EBCDIC control characters

Kent Karlsson kent.b.karlsson at bahnhof.se
Fri Jun 19 18:06:45 CDT 2020

> 18 juni 2020 kl. 20:00 skrev Ken Whistler via Unicode <unicode at unicode.org>:
> […]
> It isn't really a "character set" issue. Either ASCII graphic character sets or EBCDIC graphic character sets could be used, in principle, with different sets of control functions, mapped onto the control code positions in each overall scheme.

That does not seem to be a very good idea at all. Especially since we do not have any good way of telling which set of control codes are used in such cases, in particular it would be a very very bad idea for Unicode encodings. It would be even worse than the situation that lead up the the construction of Unicode.

So let’s assume ”normal” control code allocation in the C0 and C1 areas when using the U+nnnn notation (or \unnnn). (Here, not saying anything about the contents for C0/C1 for other encodings.)

I don’t usually need to worry about EBCDIC-based encodings… But it seems that at least earlier (UTF-EBCDIC not so much) EBCDIC based encoding had some control codes that has no direct correspondence in the ”normal” C0/C1. Several are listed in the Wikipedia page about EBCDIC.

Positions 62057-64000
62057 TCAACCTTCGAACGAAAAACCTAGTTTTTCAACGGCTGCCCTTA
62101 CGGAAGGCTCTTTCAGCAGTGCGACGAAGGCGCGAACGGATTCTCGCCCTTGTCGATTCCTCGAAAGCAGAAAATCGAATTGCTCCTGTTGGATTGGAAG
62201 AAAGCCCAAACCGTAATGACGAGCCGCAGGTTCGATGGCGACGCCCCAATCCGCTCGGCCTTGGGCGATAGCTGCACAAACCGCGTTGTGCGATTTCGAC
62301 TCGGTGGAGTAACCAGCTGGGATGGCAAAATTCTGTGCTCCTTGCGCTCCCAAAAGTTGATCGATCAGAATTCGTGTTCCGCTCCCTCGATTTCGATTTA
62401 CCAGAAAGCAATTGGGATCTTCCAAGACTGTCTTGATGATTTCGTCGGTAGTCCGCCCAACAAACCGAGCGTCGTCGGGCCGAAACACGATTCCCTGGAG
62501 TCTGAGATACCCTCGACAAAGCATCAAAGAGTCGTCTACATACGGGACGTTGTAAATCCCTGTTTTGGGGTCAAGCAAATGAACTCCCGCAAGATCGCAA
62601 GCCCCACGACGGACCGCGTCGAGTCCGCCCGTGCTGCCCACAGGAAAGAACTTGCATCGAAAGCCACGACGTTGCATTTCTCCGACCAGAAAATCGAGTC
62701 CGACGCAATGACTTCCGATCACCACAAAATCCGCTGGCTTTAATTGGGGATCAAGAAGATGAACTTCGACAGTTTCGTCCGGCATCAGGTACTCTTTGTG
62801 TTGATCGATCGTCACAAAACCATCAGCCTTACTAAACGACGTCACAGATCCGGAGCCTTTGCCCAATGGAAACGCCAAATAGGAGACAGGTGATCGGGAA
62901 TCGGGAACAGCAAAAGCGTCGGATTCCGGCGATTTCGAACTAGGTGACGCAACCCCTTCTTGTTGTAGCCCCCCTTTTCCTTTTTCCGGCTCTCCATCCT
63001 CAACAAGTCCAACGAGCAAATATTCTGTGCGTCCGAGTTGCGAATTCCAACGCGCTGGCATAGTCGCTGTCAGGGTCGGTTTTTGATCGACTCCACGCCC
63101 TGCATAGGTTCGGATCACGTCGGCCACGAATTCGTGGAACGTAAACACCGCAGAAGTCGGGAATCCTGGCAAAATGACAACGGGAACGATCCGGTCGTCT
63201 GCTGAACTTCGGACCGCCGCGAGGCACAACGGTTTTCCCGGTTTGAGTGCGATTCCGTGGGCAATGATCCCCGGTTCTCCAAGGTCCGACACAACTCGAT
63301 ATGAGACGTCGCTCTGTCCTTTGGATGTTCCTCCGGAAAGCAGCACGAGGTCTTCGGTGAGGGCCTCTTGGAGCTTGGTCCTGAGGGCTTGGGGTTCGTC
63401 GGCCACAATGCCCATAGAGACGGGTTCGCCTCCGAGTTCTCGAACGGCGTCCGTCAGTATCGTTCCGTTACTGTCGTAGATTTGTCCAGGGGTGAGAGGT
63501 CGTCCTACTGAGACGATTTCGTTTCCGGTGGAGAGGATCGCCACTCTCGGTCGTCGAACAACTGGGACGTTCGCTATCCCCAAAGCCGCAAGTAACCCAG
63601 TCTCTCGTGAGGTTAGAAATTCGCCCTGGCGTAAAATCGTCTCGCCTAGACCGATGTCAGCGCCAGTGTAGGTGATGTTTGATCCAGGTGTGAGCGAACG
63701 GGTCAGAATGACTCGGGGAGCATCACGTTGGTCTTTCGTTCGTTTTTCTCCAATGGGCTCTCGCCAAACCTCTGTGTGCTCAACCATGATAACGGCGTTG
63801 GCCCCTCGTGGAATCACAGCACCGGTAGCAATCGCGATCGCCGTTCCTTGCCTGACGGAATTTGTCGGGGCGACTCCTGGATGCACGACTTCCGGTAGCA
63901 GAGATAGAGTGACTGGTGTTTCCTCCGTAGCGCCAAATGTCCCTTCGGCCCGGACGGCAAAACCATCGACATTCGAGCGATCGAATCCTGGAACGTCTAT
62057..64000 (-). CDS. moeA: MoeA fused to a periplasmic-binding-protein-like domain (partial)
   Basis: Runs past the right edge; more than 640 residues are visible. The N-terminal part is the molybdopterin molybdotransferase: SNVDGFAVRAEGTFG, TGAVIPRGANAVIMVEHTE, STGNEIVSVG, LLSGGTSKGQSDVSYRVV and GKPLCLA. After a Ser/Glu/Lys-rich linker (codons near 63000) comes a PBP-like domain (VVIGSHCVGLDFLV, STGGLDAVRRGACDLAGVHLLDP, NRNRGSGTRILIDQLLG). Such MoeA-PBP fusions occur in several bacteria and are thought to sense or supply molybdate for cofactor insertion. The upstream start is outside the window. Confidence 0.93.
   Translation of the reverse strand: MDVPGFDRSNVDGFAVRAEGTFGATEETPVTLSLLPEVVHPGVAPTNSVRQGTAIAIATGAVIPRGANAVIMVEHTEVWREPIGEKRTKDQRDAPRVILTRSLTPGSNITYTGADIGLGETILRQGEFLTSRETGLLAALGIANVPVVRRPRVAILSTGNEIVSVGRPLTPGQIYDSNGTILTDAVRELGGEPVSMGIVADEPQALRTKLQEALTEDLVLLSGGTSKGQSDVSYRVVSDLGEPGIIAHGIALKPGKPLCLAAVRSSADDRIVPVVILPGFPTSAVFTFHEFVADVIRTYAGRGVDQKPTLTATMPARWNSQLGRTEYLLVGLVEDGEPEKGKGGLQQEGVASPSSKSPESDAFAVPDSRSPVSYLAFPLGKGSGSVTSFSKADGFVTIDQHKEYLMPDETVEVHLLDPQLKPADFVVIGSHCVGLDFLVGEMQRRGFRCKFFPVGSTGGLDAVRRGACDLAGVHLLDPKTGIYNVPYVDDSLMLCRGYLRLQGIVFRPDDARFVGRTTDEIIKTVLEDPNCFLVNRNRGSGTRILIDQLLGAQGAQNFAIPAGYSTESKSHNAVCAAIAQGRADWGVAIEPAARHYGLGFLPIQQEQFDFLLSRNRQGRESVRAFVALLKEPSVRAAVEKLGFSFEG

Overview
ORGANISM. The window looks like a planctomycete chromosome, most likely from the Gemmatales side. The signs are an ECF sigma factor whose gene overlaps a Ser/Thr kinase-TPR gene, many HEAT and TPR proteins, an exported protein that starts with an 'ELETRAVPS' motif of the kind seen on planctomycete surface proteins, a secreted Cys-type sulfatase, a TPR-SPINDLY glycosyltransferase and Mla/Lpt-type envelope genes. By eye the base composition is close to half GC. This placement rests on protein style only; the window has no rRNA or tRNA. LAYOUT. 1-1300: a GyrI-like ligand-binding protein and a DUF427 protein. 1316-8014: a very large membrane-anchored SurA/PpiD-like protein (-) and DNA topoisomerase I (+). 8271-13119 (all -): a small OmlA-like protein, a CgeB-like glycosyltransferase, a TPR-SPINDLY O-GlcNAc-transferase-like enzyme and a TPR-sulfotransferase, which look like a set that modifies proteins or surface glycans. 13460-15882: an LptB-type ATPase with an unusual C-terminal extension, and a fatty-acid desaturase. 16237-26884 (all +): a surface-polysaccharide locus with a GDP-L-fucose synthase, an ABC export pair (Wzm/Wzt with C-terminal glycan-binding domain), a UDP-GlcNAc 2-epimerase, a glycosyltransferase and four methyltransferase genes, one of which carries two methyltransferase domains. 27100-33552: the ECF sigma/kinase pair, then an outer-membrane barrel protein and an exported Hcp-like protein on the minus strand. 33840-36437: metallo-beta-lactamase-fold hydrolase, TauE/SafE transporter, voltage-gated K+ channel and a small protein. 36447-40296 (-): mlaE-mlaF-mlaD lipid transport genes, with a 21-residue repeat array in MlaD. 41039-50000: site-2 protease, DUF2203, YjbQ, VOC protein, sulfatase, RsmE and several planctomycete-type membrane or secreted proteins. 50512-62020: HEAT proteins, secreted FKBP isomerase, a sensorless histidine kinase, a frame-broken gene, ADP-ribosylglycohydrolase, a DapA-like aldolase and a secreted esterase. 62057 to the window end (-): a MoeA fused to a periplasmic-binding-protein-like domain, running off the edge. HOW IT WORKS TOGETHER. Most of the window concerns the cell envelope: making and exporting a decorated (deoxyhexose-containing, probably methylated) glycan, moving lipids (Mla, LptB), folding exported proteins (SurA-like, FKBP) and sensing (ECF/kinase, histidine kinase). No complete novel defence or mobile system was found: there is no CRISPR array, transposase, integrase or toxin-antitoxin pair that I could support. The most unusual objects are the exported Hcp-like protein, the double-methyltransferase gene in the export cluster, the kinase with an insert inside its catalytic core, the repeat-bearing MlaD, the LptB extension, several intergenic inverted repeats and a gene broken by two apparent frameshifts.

Even though there is no direct correspondence for them, there is a way to represent them; provided one agrees on a mapping: ISO/IEC 6429/ECMA-48 comes to the rescue. There are very many unused, but syntactically correct, escape sequences and control sequences. A few of them are designated as private use. So for (old?) EBCDIC control codes that do not have a representation in ”normal” C0/C1, if it is a parameterless one, ”allocate” an escape sequence (cmp. each C1 control code has an alternative as an escape sequence, like HTJ can be designated ESC I and NEL as ESC E), and for the ones that take a parameter, ”allocate” a control sequence (in the ECMA-48 sense) that takes a parameter (you will need a parameter value mapping as well).

I’m not saying that these (old?) control codes unique to EBCDIC are well-designed all worthy of implementation and perpetual use. Not at all. But if you do need to keep some of them, in some contexts (and otherwise ignore them) allocating escape sequences and control sequences is the way to go. No need to allocate new characters in Unicode… And no need to interpret the C0/C1 space in Unicode ”strangely” in some contexts. That way you can represent ”odd” control codes, from e.g. (old?) EBCDIC-based encodings also in Unicode, and \unnnn notation (ok for some (old?) EBCDIC-based encodings one needs an extra conversion step to convert the escape/control sequence to the (old?) control codes if the string targets such an encoding).

Happy summer (northern hemisphere...) solstice
/Kent Karlsson

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